On Monday, text book publisher McGraw-Hill rolled out its first digital, cloud-based textbook. While McGraw-Hill had previously sold digital supplements to print curriculum, this will be the first all-digital effort available to the K-12 market. It comes as something of a surprise that it has taken so long, but the hardware limitations frequently faced by schools had until recently presented enough of an obstacle to discourage publishers. According to Sarah Kessler at Mashable, the e-books will be part of a complete online curriculum for K-12 math and 7-12 science which will also allow students to “participate in Facebook-like conversations that stay with the text.” Polly Stansell, of McGraw-Hill, explains, “We’re trying to meet students and teachers where they’re at digitally.”
A recent study, however, suggests that this may not necessarily be the wisest strategy, at least in terms of educational effectiveness. The University of California Libraries recently released the findings of a 2010 survey of e-book users which included graduate and undergraduate students as well as post-doctoral researchers and faculty members. Surprisingly, the youngest participants registered the strongest preference for print. Undergraduates reported the highest percentage of participants, 58%, preferring print textbooks over e-books. Altogether, 44% of the participants said they preferred print, while only 35% indicated a preferrence for e-books.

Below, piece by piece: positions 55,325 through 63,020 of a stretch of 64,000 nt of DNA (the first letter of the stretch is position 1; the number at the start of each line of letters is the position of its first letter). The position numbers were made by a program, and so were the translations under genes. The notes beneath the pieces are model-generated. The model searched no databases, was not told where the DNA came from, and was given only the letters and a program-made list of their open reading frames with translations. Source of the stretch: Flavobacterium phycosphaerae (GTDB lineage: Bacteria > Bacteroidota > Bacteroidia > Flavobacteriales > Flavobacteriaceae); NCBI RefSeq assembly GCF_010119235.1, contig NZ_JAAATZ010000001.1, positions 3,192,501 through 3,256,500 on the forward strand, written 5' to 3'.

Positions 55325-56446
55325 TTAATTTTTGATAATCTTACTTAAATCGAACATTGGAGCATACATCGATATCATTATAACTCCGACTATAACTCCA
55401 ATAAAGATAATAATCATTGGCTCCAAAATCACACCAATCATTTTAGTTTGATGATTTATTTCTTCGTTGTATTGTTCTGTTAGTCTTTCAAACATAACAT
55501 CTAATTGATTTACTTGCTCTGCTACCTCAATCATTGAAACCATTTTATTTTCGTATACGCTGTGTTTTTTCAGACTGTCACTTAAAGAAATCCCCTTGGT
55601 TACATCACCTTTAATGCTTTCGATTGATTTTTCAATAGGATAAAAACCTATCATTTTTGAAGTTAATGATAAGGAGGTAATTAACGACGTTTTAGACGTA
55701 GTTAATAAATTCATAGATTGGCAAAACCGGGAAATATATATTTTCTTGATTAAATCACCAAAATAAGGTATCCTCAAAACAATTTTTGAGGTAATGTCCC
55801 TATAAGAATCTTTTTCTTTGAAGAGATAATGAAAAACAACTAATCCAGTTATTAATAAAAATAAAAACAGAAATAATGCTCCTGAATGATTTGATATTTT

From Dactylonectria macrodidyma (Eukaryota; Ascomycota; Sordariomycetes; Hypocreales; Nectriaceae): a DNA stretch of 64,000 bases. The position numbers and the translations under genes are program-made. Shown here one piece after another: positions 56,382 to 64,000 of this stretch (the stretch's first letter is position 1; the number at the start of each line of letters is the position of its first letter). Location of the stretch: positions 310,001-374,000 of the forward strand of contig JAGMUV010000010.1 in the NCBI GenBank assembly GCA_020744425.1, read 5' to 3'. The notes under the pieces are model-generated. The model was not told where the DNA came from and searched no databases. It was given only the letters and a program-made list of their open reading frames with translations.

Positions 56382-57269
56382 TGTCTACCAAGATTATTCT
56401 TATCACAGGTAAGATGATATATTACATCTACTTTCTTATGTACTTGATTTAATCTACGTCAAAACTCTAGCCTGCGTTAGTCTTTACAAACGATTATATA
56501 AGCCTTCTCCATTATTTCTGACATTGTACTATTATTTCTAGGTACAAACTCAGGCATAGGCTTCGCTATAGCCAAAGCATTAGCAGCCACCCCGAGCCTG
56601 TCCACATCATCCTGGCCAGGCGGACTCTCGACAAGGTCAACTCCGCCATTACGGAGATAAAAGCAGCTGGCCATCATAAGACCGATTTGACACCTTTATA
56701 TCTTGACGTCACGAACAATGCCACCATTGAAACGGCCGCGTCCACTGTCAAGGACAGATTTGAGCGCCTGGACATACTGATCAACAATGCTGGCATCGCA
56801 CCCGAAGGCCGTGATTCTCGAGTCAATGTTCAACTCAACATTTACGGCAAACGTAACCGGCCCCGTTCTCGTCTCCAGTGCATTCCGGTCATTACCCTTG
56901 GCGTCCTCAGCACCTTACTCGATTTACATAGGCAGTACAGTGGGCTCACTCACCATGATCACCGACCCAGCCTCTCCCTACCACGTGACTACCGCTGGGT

Participants were also asked to explain their preference, and their responses were summarized by Nicholas Carr as follows, “The answers suggest that while students prefer e-books when they need to search through a book quickly to find a particular fact or passage, they prefer printed books for deep, attentive reading.” One response in particular, also cited by Carr, was especially illuminating:
“I answered that I prefer print books, generally. However, the better answer would be that print books are better in some situations, while e-books are better in others. Each have their role – e-books are great for assessing the book, relatively quick searches, like encyclopedias or fact checking, checking bibliography for citations, and reading selected chapters or the introduction. If I want to read the entire book, I prefer print. If I want to interact extensively with the text, I would buy the book to mark up with my annotations; if I want to read for background (not as intensively) I will check out a print book from the library if possible. All options have their place …”